By Katelin Myers
Taking an international deposition can be a difficult task all on its own, but add The Hague Evidence Convention regulations, and there is a whole new challenge to behold! However, with this quick guide, it won’t be all that tricky to jump through the hoops:
Depositions in Japan
Challenge: All depositions must be taken with prior permission (at least six weeks in advance) at the U.S. Embassy in Tokyo or the U.S. Consulate in Osaka, and rooms must be reserved ahead of time. All non-Japanese residents must apply for a special deposition visa to attend.
Solution: If you have enough time, you can use the extra weeks to go down the deposition checklist: secure your team, submit a Court Order, apply for your visas, etc. If you’re extremely pressed for time and your witness is willing to travel, taking the deposition in a nearby country, such as South Korea or even Guam, can eliminate the regulatory hurdles.
Depositions in Germany
Challenge: All depositions must have approval at least six weeks in advance, be taken at the U.S. Consulate in Frankfurt, and a list of all electronic equipment submitted to the Consulate beforehand.
Solution: The solution is similar to Japan: either use the time to go down the Germany deposition checklist or travel to a nearby country to take it instead (e.g. Netherlands, Belgium, Czech Republic, etc.).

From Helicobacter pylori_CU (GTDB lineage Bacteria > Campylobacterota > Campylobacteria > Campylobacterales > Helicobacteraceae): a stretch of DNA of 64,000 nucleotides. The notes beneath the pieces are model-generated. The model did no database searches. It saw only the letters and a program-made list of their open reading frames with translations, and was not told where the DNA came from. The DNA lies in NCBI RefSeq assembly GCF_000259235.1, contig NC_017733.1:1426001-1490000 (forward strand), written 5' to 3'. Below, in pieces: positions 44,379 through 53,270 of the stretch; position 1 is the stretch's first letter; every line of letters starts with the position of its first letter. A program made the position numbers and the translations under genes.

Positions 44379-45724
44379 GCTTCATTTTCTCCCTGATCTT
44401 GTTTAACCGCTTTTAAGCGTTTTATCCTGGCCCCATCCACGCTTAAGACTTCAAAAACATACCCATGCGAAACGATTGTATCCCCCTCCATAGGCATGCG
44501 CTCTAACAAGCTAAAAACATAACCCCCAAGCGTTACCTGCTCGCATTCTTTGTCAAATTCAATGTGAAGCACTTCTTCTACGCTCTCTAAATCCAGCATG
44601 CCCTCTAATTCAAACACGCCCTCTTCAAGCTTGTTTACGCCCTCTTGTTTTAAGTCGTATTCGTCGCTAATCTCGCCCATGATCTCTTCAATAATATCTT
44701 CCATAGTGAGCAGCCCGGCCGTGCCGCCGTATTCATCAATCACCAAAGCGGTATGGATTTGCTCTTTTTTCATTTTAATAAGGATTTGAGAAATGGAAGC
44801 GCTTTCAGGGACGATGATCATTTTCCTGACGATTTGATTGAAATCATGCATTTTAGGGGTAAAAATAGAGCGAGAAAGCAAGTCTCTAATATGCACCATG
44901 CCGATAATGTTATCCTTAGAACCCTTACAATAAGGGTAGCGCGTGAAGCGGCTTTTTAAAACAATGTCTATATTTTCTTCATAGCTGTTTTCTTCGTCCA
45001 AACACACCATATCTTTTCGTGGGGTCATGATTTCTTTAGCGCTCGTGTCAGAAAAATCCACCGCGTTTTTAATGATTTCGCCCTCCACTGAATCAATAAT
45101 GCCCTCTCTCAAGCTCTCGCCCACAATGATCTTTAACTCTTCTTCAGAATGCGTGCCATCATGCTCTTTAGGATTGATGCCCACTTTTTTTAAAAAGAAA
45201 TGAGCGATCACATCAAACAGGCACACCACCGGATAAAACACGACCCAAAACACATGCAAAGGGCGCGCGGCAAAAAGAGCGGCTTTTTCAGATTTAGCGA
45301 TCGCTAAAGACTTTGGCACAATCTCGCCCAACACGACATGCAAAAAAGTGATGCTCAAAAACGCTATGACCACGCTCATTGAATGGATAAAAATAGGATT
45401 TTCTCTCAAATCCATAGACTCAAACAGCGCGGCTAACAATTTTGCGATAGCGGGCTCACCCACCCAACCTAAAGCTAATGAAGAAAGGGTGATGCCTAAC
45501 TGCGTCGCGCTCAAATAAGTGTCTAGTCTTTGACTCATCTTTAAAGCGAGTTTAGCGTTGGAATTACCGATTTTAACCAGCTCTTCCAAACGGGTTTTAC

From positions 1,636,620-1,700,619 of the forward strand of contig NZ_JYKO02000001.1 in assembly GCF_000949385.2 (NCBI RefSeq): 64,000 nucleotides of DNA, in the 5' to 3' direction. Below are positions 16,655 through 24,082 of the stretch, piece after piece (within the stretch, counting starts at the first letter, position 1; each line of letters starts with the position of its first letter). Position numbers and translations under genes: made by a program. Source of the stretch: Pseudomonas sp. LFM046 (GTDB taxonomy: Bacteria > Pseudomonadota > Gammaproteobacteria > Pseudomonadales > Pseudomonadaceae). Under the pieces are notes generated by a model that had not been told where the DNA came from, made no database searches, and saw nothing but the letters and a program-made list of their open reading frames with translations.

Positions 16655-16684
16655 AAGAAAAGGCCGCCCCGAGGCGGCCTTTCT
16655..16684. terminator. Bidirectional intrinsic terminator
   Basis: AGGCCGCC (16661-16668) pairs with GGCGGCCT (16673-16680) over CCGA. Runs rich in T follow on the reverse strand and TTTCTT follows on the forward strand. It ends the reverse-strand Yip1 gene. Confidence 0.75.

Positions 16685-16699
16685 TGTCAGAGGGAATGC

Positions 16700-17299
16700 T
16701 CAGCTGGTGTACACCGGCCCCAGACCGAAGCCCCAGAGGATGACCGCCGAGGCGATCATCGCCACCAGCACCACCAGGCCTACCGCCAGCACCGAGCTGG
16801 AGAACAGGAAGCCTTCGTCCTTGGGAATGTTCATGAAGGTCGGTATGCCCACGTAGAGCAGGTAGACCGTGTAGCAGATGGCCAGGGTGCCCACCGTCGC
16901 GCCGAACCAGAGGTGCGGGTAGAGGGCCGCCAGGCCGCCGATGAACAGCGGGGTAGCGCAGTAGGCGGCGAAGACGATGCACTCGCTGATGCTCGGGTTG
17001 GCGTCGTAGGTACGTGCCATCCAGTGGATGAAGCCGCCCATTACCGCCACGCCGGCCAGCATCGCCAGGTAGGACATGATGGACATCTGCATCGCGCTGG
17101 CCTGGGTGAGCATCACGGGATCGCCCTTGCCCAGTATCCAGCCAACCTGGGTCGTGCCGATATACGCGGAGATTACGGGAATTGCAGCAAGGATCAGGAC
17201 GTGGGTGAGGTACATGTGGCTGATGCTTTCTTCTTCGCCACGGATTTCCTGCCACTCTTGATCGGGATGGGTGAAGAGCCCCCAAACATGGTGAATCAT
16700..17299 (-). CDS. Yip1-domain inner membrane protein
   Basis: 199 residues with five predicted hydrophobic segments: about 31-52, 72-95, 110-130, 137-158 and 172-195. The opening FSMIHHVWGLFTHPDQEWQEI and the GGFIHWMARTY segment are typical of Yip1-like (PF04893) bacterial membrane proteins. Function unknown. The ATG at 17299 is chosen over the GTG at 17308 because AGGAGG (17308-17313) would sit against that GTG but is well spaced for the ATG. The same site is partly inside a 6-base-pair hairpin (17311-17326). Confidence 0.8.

Depositions in France
Challenge: Prior permission is required for taking depositions in France, and the Letters of Request must be submitted in French, along with all of the details for the deposition (location, witness name, address, etc.). Depositions must take place at the U.S. Embassy in Paris or one of the many Consulates throughout the country.
Solution: Have a location and team ready for the approval, along with backup dates, so you’ll be set to book once permission is granted. Also, to avoid any delays, have translation services at the ready when your request is approved.
Depositions in India
Challenge: Prior permission is required for taking a deposition in India, and you must have a visa in order to attend (processing times vary). Obtaining a visa is challenging in and of itself, as you need various forms of documentation, including an invitation to enter the country from an Indian attorney.
Solution: If you don’t have time to obtain a visa and permission, there is always the option for the witness to travel to a nearby country where requirements are looser. However, if your witness can’t travel, the deposition can be taken via videoconference with the reporter attending from the States.
For more helpful tips or to schedule an international deposition, contact Planet Depos at email@example.com or 888.433.3767.